Rooted as Deep as Olive Trees

 

Jamal Othman, a farmer from al-Jaroushia, a Palestinian village in the Tulkarem governorate, is one of many human faces showing the real cost of the Wall in the occupied West Bank. Othman’s family has been in Al-Jaroushia for generations, the second most prominent family in the village of 1400 residents. His extended family of 120 lives on a 400-dunam (nearly 100 acre) plot of land. Most of them used to work on their property, rather than crossing into Israel to labor in factories like many other residents of Tulkarem.
 
For generations, olive oil was the primary output of Othman’s land. In the 1920s, his family brought in some of the best olive tree seedlings from what is now Jordan. After several generations, they flourished to the point of producing 12 tons of oil per year. In addition, the farm harvested an annual six tons of almonds. These harvests provided a decent standard of living for the entire family and financed university education for all of their children.
 
In 2002, Othman received orders that his land had been confiscated and would be used for security purposes, more specifically to construct the Wall.
 
Some residents report that often, the orders were deliberately thrown under trees where farmers were unable to find them for long lapses of time. Then, after the land had been taken, Israeli officials were able to “prove” that they followed proper regulation by providing advance notification to the residents in question.
 
As outlined in Othman’s case, there is nothing proper about it. Despite having documentation of his ownership of the land dating back to the British mandate, the Israeli military and eventually court claimed that the documents did not prove ownership, but only payment of taxes. 
 
After a fast-track and haphazard military proceeding, Othman’s case was predictably defeated. Israeli forces claimed 300 dunams of his land, 75% of the total property. In the process of doing so, they uprooted 3,000 olive trees and 1,000 almond trees, covering the property with rocks to hinder any further growth and make way for the Wall.
 
The violation climaxed—at least in terms of absurdity—when military officers stopped by Othman’s home to say the planned Wall track through his backyard had been revised, and they were "sorry" for their mistake. Instead, the Israelis chose a new route in yet another chunk of Othman’s land. Undoubtedly, this mistake caused even more loss of the family’s vital source of livelihood and completely deteriorated their economic situation. His trees were some of the 65,000 trees destroyed in the Tulkarem region alone along with 20,000 meters of water pipelines and 20,000 kilometers of agricultural roads.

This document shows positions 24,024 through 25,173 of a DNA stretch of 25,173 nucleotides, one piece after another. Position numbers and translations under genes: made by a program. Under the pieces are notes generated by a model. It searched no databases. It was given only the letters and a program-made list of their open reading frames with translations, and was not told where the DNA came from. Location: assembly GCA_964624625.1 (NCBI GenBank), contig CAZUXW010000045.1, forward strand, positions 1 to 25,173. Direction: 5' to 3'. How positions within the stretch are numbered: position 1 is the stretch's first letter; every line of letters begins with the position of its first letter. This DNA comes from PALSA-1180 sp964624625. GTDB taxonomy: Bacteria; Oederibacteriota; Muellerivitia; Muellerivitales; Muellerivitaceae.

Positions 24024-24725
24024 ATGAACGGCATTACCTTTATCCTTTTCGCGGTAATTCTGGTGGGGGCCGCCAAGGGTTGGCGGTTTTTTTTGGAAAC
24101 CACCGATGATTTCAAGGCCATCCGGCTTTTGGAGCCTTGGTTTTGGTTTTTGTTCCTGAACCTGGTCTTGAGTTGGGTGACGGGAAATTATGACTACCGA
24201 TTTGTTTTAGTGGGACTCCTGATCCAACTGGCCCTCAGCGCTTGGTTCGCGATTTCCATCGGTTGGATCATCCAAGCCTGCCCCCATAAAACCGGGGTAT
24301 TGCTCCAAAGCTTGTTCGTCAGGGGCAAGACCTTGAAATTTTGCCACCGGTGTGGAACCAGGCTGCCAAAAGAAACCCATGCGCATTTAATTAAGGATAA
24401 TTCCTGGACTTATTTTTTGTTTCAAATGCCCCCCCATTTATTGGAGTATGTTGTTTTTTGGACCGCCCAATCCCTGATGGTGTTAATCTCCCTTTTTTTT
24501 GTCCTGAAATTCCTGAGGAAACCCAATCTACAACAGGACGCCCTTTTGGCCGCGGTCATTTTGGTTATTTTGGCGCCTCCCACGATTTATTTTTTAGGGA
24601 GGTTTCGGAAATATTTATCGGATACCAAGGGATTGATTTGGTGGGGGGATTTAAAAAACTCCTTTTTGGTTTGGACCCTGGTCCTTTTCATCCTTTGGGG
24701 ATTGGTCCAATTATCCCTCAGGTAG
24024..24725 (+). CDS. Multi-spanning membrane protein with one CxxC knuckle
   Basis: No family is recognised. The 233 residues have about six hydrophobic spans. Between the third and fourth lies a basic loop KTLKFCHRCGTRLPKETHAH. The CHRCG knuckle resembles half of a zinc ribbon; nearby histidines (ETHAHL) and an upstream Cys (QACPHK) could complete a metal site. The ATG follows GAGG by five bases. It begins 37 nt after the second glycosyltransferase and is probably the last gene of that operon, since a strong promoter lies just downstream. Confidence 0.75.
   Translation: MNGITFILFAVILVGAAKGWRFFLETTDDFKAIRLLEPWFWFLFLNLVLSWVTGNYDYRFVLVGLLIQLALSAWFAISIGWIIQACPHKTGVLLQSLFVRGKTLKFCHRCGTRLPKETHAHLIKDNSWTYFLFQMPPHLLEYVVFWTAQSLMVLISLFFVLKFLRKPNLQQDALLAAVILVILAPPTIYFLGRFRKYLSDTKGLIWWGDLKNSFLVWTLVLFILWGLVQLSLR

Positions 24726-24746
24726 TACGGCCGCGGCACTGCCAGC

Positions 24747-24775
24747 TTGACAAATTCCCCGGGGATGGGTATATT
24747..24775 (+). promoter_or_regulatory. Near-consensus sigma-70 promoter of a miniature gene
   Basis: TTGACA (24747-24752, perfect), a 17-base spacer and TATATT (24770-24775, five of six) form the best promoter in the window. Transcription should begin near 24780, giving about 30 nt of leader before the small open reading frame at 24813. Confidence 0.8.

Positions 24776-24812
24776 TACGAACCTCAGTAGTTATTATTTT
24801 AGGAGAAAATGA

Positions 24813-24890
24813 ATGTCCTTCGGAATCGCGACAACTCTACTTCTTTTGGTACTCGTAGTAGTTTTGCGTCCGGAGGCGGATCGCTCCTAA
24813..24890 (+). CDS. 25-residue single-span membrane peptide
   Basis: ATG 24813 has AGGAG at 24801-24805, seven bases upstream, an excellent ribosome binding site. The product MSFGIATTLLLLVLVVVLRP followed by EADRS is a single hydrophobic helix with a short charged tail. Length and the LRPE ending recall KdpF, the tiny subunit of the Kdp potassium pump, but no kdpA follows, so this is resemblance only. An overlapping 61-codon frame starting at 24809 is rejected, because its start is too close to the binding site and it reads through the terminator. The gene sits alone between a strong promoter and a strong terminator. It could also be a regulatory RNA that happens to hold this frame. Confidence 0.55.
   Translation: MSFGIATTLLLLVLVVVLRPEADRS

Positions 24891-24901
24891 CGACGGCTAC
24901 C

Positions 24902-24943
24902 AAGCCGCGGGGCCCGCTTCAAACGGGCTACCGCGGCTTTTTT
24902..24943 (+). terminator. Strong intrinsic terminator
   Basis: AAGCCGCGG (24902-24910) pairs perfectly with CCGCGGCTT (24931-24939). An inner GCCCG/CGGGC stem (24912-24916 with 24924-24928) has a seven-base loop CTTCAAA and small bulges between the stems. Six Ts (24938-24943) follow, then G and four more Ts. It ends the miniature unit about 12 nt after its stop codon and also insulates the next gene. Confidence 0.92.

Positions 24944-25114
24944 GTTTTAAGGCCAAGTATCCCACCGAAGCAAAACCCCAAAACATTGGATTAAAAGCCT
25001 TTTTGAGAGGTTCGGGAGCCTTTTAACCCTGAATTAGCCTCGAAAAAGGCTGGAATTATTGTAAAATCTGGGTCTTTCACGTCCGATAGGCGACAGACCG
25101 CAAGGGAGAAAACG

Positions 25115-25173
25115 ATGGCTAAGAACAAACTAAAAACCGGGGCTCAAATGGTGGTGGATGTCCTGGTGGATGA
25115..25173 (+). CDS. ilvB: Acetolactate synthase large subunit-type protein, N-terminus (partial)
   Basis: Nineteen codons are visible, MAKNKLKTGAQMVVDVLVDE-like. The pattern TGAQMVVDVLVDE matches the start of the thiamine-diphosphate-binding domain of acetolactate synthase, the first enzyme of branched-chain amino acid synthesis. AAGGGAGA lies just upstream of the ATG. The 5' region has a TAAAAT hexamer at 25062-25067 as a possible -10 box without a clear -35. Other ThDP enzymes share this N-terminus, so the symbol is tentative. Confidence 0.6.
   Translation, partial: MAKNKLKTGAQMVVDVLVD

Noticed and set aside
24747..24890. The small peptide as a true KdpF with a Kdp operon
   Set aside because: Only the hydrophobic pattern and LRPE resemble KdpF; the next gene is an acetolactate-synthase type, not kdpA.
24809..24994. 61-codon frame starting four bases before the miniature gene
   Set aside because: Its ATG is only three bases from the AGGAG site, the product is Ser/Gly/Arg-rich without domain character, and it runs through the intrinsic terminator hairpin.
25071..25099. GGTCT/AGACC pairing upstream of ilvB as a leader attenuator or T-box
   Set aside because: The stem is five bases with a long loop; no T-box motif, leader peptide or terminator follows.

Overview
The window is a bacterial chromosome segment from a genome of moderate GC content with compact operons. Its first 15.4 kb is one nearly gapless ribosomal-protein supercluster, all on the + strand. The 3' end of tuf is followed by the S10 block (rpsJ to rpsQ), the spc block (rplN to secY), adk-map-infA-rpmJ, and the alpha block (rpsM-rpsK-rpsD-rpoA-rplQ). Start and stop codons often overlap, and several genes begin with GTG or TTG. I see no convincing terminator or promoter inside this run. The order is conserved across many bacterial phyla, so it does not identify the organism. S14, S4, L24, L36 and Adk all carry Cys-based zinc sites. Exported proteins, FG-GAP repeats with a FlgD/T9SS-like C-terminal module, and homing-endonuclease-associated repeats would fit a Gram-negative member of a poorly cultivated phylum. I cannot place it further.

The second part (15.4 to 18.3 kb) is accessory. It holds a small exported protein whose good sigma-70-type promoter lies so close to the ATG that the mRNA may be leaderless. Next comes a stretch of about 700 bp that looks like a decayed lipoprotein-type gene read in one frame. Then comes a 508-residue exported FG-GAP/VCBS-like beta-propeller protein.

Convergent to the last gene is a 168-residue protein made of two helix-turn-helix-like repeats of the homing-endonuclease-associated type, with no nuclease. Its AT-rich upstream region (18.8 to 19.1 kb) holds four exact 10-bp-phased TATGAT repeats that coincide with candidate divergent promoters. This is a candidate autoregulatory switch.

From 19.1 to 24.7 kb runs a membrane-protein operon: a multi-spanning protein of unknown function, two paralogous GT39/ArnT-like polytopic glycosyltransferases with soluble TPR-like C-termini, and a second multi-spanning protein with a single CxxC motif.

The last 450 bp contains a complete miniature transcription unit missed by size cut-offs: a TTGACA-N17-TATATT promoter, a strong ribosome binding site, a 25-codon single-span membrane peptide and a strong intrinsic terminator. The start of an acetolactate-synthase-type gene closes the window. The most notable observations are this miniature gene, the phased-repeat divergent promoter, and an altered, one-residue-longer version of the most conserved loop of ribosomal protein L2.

When the soldiers left Othman’s property, all that remained was the house and four trees.   
 
Passage and Accessibility Denied
According to the Israeli Ministry of Defense, the route of the “anti-terrorism security fence” has been sensitive to human suffering, avoiding annexation of Palestinian villages, and following the route of the green line whenever possible. The office also claims that it will provide adequate passage for people, cars, and goods. People whose property is divided by the Wall are allegedly granted passage to work their land.
 
The Wall in the Tulkarem region is some 27 km long and passes through 17 villages and localities. Israeli authorities allotted eight gates to the area, but Othman reported that only one has been functional, and only for a few hours a day. The process of obtaining passes to use the gate can be grueling—and sometimes impossible. In Othman’s case, only 20 people out of his 120-member extended family received passes. He claimed passes were intentionally given to the elderly and women, leaving out the strong workers. In his words, “people are able to go to their land as ‘tourists’, not to work.”   
 
For Othman to reach the olive groves on the opposite side of the wall, he had to trek a staggering 12 kilometers and wait for the gate to open. Those fortunate enough to acquire passes were lined up in three rows—one for men, one for women, and the other for donkeys. Soldiers ordered the men to name their donkey and wife when crossing.
 
One man from al-Jaroushia said he was forced to wear his donkey’s saddle and make animal noises at the gunpoint of an 18-year-old female soldier. Such disregard for human dignity comes as little surprise to Palestinians. It is part of everyday life. It is a piece of the occupation.
 
Land Use and Resource Rights
Under Ottoman law, if land is not used in seven years, it can be confiscated by the State. The Israeli government changed that to three years. By not allowing people to access and work their land, Israel further increases West Bank annexation—choking the community of its basic survival needs. 
 
Othman now buys olive oil. He worries that future generations will not have the same opportunities as those past, like studying at the university. Speaking of his son and the loss of his trees, Othman says, “This is the real life, the life of the people, one that is not easily explained through political or economic analysis.” The implications for the entire Palestinian community whose lives are affected by the Wall are urgently pressing. 
 
Despite these and other massive complications, many Palestinians remain in their villages and insist on their rights to their land and livelihood. They have taken the lessons of the occupation to heart and vow not to repeat them, not to again become refugees in their own land, and not to give up. Families who have lost their lands and livelihoods seek reparatory damages.
 
But ultimately, they seek self-determination through an end to the occupation—which would be the only real solution where people’s roots run as deep as those of the olive trees.